EGD - Upper Endoscopy - (Esophagogastroduodenoscopy)
The doctors of Gastroenterology of Southern Indiana must often perform routine procedures for the evaluation and treatment of many digestive tract problems. For detailed information regarding a specific procedure, simply click on the procedure listed below. The information about the following procedures is meant as a reference only and should not be used as diagnostic treatment.
Upper Endoscopy is also known as an EGD (esophagogastroduodenoscopy). This procedure uses a fiber optic instrument that is placed into the stomach after intravenous analgesics have been administered. Thus, with the fiber optic scopes, a visual evaluation of the upper gastrointestinal tract can be done. The areas studied with this test are the esophagus, the stomach, and the upper duodenum.
There are many disorders which can involve the upper GI tract which can be diagnosed or followed using endoscopy. Common symptoms which may lead to endoscopy are heartburn, pains in the stomach or chest, gastrointestinal bleeding, difficulty in swallowing, nausea and vomiting.
The endoscope is a thin flexible lighted tube which is passed through the mouth and is capable of seeing the upper GI tract. It contains a minute optically sensitive computer chip in the tip which transmits the signal onto a video screen. Dials permit the physician to steer the instrument in every direction. A channel through the instrument permits suctioning or the collection of samples. Other instruments can be passed through this channel to take biopsies, remove polyps, or stop bleeding. Only the most state-of-the-art equipment is used.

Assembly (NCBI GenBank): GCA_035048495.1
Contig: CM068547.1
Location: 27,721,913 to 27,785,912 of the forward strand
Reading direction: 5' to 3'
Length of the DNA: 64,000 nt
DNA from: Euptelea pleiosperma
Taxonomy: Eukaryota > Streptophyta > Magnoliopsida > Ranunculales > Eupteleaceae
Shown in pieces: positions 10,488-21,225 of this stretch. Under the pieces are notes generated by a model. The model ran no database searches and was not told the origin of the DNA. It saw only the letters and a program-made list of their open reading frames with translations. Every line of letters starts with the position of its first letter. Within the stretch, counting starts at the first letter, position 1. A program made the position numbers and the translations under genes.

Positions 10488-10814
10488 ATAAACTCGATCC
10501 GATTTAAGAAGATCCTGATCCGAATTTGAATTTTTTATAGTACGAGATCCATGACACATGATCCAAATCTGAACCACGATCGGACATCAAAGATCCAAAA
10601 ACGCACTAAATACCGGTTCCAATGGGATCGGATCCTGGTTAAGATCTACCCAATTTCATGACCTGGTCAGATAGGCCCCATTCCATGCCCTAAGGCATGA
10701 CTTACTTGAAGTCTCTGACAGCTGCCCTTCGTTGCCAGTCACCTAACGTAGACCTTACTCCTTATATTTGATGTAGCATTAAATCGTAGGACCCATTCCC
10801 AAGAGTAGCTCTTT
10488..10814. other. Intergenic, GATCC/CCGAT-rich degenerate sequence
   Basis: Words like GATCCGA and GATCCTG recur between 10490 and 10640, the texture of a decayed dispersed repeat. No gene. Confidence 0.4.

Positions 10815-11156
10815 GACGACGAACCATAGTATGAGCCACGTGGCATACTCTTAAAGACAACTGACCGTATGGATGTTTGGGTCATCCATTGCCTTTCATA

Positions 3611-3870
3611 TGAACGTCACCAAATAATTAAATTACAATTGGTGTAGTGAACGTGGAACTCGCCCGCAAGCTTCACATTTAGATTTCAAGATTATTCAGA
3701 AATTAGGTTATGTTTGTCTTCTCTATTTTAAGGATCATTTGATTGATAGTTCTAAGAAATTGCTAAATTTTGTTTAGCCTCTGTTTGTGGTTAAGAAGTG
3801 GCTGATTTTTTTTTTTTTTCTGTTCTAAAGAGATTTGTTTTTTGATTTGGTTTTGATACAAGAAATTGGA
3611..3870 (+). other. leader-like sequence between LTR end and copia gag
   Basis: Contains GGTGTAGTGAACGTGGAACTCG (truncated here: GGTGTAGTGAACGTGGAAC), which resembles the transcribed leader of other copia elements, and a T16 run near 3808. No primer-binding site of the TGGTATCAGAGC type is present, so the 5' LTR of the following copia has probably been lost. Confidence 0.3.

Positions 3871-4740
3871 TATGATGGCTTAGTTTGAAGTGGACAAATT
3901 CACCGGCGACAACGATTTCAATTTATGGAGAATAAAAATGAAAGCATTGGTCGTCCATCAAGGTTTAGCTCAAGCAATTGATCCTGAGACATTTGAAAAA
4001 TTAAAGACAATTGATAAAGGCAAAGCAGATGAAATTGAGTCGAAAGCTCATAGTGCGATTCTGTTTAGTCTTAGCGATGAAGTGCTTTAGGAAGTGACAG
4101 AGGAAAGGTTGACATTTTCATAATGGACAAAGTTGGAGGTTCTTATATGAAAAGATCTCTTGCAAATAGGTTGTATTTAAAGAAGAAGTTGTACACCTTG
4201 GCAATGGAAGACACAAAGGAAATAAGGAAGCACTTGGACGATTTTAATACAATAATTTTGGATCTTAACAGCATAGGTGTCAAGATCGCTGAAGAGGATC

EGD is the most accurate means of identifying abnormalities in the upper GI tract. It can be performed safely and with minimal discomfort for you. In addition to providing a diagnosis, in many cases it enables the physician to perform specific treatment. Bleeding can be controlled, polyps removed, and obstructions relieved. Abnormalities that may be detected include:
No test is 100% accurate and infrequently EGD can miss abnormalities which are present. A mild sore throat occasionally follows the procedure. You may have a feeling of bloating which is also temporary. Complications are very uncommon. Bleeding can occur following a biopsy or removal of a polyp, but it is usually minimal and rarely requires a blood transfusion or surgery. Oversedation occurs infrequently and almost always can be reversed. A localized irritation of the vein can occur at the IV site resulting in a tender lump which may last for several weeks. Application of hot moist towels may relieve the discomfort. Other risks include complications of underlying heart or lung disease and reactions to one of the sedatives. Perforation (a tear in one of the organs) is exceedingly rare and occurs in approximately 1 in 4,000 cases. Any of these complications could involve hospitalization, emergency surgery, or in an exceptionally rare case, death.